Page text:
Updated: Jun 26, 2020
If you’re brown, woke (whatever that means) or from London, and especially if you’re all three, chances are you know Riz Ahmed to be a Desi messiah. Riz began his trajectory towards this status after appearing in 2010’s Four Lions, a now cult classic comedy following the hilariously misguided path of a group of radicalised Muslim men. Though on its surface the film was a slapstick, brazen, satirical statement, there was certainly a layer of essential nuance and dissociative confusion exemplified especially in Riz’s character. Indeed, this is a contradiction that Riz’s career, be that acting, writing or rapping (the man’s a polymath, a brown Donald Glover of sorts) has always been rooted in exploring. In fact, it all became comically meta when he was beaten and interrogated about suspected terrorist motives upon returning to Luton airport from the Berlin Film Festival in 2006 where his film, The Road To Guantanamo, won an award. That film was about the real-life story of four brown friends from Birmingham who were illegally imprisoned and tortured in Guantanamo. You really can’t make this shit up.
Trouble at airports is one of a lexicon of references that the perennial British Pakistani Muslim identity crisis is attached to. Riz’s art, especially his music (which he creates under the name Riz MC) is unashamedly thorough and open in discussing this world. It’s more than relatable, and that’s probably due to the alienation of seeing so few similar brown role models on a platform as large as his. It’s for this reason, seeing him perform ‘Shoes Off’ (“My shoes off at the masjid, yo/ My shoes off at the airport”) whilst surrounded by hundreds of brown faces last weekend was a real moment for me. That song is from 2016’s Cashmere by Swet Shop Boys, a hip-hop duo that Riz is half of. Influenced by the hilariously nonchalant yet impassioned Heems (the other half of Swet Shop Boys and one third of the former Das Racist goofball trio), Cashmere was excitable, dreamy and decidedly Desi without compromising on realness. Best believe my favourite moment of the concert was yelling out the best line of the project in unison with Riz: “Zayn Malik’s got more than eighty virgins on him/ There’s more than one direction to get to paradise”.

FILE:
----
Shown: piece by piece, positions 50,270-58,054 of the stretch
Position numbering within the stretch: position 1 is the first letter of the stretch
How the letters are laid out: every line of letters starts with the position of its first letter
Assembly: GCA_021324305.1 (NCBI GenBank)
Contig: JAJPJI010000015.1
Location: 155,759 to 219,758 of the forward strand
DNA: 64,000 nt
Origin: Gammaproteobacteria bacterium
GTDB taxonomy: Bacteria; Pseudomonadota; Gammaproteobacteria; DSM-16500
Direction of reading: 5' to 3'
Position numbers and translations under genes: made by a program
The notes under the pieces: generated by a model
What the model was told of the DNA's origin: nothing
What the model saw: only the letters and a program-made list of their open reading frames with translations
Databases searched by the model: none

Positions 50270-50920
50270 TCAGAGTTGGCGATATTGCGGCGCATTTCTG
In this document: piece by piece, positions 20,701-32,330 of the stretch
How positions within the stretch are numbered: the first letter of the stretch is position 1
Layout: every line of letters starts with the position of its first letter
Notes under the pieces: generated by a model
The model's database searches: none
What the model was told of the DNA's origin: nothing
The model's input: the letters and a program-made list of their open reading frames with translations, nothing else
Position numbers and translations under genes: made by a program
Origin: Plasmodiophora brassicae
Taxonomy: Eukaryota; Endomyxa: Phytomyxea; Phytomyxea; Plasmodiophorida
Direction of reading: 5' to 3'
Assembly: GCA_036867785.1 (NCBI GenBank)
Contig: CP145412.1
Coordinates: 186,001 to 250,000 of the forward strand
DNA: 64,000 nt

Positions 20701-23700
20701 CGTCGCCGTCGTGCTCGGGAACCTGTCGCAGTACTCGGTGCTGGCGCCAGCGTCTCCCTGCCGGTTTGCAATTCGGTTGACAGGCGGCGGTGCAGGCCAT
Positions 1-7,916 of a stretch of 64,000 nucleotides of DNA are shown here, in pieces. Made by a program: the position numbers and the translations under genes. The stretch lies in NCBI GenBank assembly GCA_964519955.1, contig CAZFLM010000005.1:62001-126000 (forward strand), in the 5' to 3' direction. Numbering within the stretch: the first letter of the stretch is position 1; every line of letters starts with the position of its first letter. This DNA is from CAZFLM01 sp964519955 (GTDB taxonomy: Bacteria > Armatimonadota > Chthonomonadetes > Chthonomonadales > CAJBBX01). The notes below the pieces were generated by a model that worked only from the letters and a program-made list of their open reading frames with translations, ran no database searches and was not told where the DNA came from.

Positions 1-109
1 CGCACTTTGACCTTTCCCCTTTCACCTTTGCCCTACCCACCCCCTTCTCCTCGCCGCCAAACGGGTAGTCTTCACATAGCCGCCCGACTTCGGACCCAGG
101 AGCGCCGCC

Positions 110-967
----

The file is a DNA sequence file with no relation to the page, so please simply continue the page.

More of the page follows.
If you really want to get to know the fluidity and imposed restlessness of Riz’s identity and that of his fans, you’d have to listen to his solo album, Englistan, released the same year. The album dissects, narrates and muses on a range of issues: the diverse melting pot of Britishness, having to hide yourself from your traditional family, depression and anxiety, the government’s economic shafting of the poor, psychopathic honour killings and good old racist nationalism. Riz sees all, feeding off the plethora of cultures and perspectives he’s been exposed to. Truly, he is proof that for all its complexities and neuroticism, growing brown in Britain can be a sociological education.